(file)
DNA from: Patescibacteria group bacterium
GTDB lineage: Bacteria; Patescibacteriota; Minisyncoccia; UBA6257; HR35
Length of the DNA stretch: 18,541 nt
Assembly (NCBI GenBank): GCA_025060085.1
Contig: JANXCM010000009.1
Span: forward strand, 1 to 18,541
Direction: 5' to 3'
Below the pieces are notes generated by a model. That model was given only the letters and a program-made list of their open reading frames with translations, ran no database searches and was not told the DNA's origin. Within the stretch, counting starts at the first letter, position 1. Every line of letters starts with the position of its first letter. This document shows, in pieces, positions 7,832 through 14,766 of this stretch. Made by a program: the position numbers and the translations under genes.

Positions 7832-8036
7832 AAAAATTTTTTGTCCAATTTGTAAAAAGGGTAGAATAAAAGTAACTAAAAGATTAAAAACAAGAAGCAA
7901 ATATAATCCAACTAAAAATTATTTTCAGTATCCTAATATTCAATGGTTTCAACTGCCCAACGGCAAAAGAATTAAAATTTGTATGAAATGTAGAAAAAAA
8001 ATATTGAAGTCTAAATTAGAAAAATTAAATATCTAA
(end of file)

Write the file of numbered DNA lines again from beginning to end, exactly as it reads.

DNA from: Patescibacteria group bacterium
GTDB lineage: Bacteria; Patescibacteriota; Minisyncoccia; UBA6257; HR35
Length of the DNA stretch: 18,541 nt
Assembly (NCBI GenBank): GCA_025060085.1
Contig: JANXCM010000009.1
Span: forward strand, 1 to 18,541
Direction: 5' to 3'
Below the pieces are notes generated by a model. That model was given only the letters and a program-made list of their open reading frames with translations, ran no database searches and was not told the DNA's origin. Within the stretch, counting starts at the first letter, position 1. Every line of letters starts with the position of its first letter. This document shows, in pieces, positions 7,832 through 14,766 of this stretch. Made by a program: the position numbers and the translations under genes.

Positions 7832-8036
7832 AAAAATTTTTTGTCCAATTTGTAAAAAGGGTAGAATAAAAGTAACTAAAAGATTAAAAACAAGAAGCAA
7901 ATATAATCCAACTAAAAATTATTTTCAGTATCCTAATATTCAATGGTTTCAACTGCCCAACGGCAAAAGAATTAAAATTTGTATGAAATGTAGAAAAAAA
8001 ATATTGAAGTCTAAATTAGAAAAATTAAATATCTAA